Sunday, March 07, 2010

Why retailers need to get their stories straight before calling customers

You may remember last fall when I wrote about my new winter boots. Well the good news is, they got me through most of the winter - and I wore them almost every day. The bad news is they leaked a bit, I couldn’t remove all of the salt stains and two weeks ago, the zipper on one boot broke.

The other bit of good news is La Canadienne guaranteed them for six months. So, I called Davids. The sales associate told me to bring them in and they’d fix the zippers (the other one was on the verge of breaking too) or I could contact La Canadienne directly to complain and ask them to honour the guarantee.

I thought it was a bit strange Davids wasn’t going to act as intermediary between the customer and the supplier. I wanted my boots back asap so I opted for the zipper repair.

On Monday, the sales associate called to say her supervisor said the cost of repairing the zippers was too high so they’d gladly offer me a refund or a credit note. Of course I opted for a refund. I was delighted and assumed I could show up at any time and get my refund.

This morning I went back to Davids with my receipt and repair tag. The sales associate who had been helping me was there. When I asked for my refund, she promptly said “Oh, you mean your store credit.” I don’t think so. I’m not a regular Davids’ customer but I’ve learned their Yorkdale location has some stuff in my price range. (You may remember I bought the boots their because of the inferior service at their sister store.)

She went on to say she may have made a mistake. She’d to check with her manager first and would I come back when the manager’s here in a half an hour.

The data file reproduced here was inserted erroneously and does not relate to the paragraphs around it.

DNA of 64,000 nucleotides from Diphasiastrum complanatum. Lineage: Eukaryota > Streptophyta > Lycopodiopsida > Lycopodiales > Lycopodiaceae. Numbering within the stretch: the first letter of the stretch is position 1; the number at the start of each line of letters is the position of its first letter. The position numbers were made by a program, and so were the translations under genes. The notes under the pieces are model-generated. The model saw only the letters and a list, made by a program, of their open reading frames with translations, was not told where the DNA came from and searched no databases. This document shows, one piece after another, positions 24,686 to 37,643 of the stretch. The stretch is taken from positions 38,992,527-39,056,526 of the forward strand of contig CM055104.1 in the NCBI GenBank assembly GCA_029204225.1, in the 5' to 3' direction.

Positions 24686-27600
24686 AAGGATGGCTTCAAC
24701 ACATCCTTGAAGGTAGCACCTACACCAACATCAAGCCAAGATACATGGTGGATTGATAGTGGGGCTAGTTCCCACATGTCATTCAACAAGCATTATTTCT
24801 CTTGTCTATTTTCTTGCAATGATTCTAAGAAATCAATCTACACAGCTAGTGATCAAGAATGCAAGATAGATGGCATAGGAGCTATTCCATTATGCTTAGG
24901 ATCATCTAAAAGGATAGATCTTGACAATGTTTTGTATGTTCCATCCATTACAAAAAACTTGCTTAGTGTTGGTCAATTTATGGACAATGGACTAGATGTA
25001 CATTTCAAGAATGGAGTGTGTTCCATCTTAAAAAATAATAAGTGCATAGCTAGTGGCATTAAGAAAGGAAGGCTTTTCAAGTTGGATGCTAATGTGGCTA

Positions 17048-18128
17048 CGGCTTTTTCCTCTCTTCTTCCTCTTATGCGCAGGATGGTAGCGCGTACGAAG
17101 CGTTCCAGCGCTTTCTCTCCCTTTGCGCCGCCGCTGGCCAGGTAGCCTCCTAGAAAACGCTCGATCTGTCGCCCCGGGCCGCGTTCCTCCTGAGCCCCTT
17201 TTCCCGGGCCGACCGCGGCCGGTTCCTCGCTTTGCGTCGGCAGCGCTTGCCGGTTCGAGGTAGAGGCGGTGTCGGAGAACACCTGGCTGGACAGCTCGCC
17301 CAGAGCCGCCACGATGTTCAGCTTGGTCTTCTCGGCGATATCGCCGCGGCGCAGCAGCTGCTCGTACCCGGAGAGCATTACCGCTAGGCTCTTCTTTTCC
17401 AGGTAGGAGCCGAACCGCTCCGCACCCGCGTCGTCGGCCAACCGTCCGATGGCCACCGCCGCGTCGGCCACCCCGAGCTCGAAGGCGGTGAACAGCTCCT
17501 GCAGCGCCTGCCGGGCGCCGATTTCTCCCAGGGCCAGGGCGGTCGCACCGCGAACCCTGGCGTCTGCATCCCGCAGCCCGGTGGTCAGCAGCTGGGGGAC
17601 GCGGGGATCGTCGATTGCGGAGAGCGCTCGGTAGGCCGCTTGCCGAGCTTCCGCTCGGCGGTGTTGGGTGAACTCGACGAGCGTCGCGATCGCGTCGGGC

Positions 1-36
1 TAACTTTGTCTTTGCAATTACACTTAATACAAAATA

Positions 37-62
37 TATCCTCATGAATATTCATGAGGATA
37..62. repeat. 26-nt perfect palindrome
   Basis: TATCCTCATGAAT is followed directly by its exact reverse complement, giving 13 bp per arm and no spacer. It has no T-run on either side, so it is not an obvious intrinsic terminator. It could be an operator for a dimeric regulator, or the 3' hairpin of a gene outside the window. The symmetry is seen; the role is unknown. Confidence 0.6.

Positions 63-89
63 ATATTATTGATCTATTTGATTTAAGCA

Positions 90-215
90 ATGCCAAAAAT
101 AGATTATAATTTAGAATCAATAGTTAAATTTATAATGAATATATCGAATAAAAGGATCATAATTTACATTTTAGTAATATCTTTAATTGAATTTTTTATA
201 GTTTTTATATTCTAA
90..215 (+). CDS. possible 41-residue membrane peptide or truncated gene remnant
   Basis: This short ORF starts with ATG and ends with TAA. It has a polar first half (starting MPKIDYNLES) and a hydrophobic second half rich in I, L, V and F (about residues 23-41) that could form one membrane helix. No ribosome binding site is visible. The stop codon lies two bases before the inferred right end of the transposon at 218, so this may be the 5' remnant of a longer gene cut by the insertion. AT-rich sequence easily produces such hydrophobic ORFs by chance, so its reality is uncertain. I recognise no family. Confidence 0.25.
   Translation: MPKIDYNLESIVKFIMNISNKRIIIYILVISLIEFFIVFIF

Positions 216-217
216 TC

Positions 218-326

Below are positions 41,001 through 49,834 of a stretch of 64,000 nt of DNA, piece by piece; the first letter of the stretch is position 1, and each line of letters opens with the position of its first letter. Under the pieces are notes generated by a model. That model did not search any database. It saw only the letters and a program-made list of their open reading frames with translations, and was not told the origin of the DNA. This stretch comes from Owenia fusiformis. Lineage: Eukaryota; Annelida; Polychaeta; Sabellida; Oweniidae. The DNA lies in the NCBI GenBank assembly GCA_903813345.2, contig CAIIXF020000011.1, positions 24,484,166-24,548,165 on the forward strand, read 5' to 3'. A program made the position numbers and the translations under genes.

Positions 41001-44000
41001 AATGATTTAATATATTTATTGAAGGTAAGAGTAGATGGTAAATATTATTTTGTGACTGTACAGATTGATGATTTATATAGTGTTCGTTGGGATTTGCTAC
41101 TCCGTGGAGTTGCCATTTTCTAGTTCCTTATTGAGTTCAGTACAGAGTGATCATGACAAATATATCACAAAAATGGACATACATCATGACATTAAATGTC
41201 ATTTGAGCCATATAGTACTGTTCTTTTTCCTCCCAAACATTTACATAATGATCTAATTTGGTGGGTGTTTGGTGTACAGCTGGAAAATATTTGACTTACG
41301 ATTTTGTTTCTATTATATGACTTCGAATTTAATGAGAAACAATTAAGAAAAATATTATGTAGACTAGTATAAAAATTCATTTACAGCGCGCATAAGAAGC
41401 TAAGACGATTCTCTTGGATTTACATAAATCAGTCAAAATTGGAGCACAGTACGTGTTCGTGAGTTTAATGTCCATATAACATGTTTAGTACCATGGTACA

Me: "Sorry, no. I’m here now. I have to pick up my son in a half-hour and you need to honour your word. If you made a mistake, you'll need to take responsibility.”

We had a brief discussion ending with me saying, “I don’t want to escalate this but I will if I’m left with no choice.”

She was a bit dumbfounded, picked up the phone and unsuccessfully tried reaching her manager. I told her I’d be back in five minutes for my refund.

When I came back, I got my refund. She and the other sales associate were a bit patronizing but said they wanted to make me happy.

What am I missing here?
I bought a pair of boots with a six-month guarantee.
The boots didn’t live up to that guarantee.
I took them back to the store.
The store offered to repair the zippers or gave me the option to contact the manufacturer directly.
A day later, the store called to say the repair would be too expensive and they’d be happy to give me a full refund or an exchange for something else (they didn’t have any more of the boots in stock.)
I opted for the refund – they’d be getting a refund from La Canadienne wouldn’t they – so what’s the big fuss?

Why did they give me a hassle?
I wasn’t asking for anything unreasonable. I went to the store this morning expecting them to deliver on their promise. All this would have been prevented had the sales associate confirmed all the details with her supervisor before calling me. Even better if she would have sent me an email confirming the details.